As the flywheel gained momentum, Marco's social connections grew, and his fandom deepened. Watching NFL RedZone and managing a fantasy football team, in combination, became a great way for him to become more knowledgeable about the NFL in general. "It definitely gets you to follow more and appreciate the sport more. Initially, I was doing season-long fantasy football, where you have a draft at the beginning of the year. That involves a lot of up-front work and then maintenance over the weeks, but that caused too much frustration related to luck and injuries, so I moved to daily fantasy, where you get an opportunity to build your team every week. That requires you to become a much better observer of trends, and that got me more excited about certain players." 

In 2018, when Marco and a few colleagues founded their own business, he immediately recognized an opportunity to bring the group together: He started a fantasy football league with them. He remained active in the Merrill Lynch league and in the new one, because together they allowed him "to network and stay in touch with a lot of different people." 

Meanwhile, Marco discovered that he and a work friend shared a passion that predated his immigration to America: golf. The two began discussing golfers, playing together, and inviting others into their conversations. As that added activity accelerated the flywheel, friendships grew. Marco and his buddies began meeting up to watch tournaments together on TV. Marco's fan flywheel might have started slowly, but once it gained momentum, it started to spin freely, and his social connections flourished. 

In the end, Marco sees the benefits of the flywheel in his personal and work lives. "Becoming close friends outside of work makes it easier to collaborate and work well together. When you become friends, then you become more accountable to each other. You don't want to let each other down."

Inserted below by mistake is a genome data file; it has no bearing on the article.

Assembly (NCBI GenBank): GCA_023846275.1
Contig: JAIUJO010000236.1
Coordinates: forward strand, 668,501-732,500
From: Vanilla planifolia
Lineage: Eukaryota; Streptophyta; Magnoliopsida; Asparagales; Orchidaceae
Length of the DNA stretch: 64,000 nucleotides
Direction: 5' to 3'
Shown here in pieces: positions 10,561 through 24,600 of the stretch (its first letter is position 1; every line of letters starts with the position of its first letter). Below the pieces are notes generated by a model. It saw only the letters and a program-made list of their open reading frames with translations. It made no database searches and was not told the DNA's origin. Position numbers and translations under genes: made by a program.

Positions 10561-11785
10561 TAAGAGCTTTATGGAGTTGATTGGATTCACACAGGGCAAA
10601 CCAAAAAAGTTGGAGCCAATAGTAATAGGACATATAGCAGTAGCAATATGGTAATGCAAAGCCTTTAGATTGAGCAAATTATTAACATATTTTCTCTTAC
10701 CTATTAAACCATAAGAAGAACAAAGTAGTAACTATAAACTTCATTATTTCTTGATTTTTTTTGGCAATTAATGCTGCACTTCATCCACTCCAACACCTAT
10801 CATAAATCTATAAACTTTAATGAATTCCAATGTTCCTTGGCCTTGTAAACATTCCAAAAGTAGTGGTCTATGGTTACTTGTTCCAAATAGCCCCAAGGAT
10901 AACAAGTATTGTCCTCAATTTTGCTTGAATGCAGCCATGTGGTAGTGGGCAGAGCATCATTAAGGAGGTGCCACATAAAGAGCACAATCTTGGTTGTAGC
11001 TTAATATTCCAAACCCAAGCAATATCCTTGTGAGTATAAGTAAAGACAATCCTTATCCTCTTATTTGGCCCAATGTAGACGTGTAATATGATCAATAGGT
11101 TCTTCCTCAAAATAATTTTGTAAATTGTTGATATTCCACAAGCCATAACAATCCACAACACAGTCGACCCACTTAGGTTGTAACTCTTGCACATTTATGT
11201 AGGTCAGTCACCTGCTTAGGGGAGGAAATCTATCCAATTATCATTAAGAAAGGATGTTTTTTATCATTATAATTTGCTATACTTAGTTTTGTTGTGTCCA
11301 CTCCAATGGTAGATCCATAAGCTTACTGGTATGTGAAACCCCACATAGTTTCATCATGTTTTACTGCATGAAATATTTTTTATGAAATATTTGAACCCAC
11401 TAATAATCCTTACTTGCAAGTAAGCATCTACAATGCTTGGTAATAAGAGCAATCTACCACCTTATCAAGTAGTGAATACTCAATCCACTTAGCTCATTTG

Fandom's Intrinsic Benefits 

This flywheel we're talking about — it's not trivial. It doesn't merely pull you into buying jerseys, or watching more games, or deepening your sports knowledge (although it does do those things). It pulls you into initiating more social interactions. And that, we suspect, is where the real payoff lies. 

George Vallaint, principal investigator in The Grant Study, would agree. The Grant Study of Adult Development, which began in 1938, followed the lives of 268 men, all Harvard graduates, for 75 years, analyzing various components of their health and wellbeing. When asked in 2008, "What have you learned from the Grant Study men?" Vallaint responded, "That the only thing that really matters in life are your relationships to other people."

"When you become friends, then you become more accountable to each other. You don't want to let each other down."

Knowing that fandom increases social interactions, we leaned into the idea that it could also elevate fans' sense of wellness. We began studying wellness-related social science and incorporating wellbeing measures into our own research. Soon, the cascading benefits of fans' rich social lives became clear. In what follows we highlight the impact of fandom across five wellness markers: happiness, satisfaction, optimism, gratitude and confidence. 

To measure happiness, we borrowed a scale from the Pew Research Center, an organization that regularly tracks happiness using a simple three-point scale: very happy, pretty happy, not too happy. Just over a third (34%) of high-value fans described themselves as very happy, compared to 25% of mid-value fans and 20% of low-value fans. More precisely, the bigger the fan, the more social interaction; the more social interaction, the happier the person. It's the additional socializing that fandom inherently spurs that leads to this increased happiness.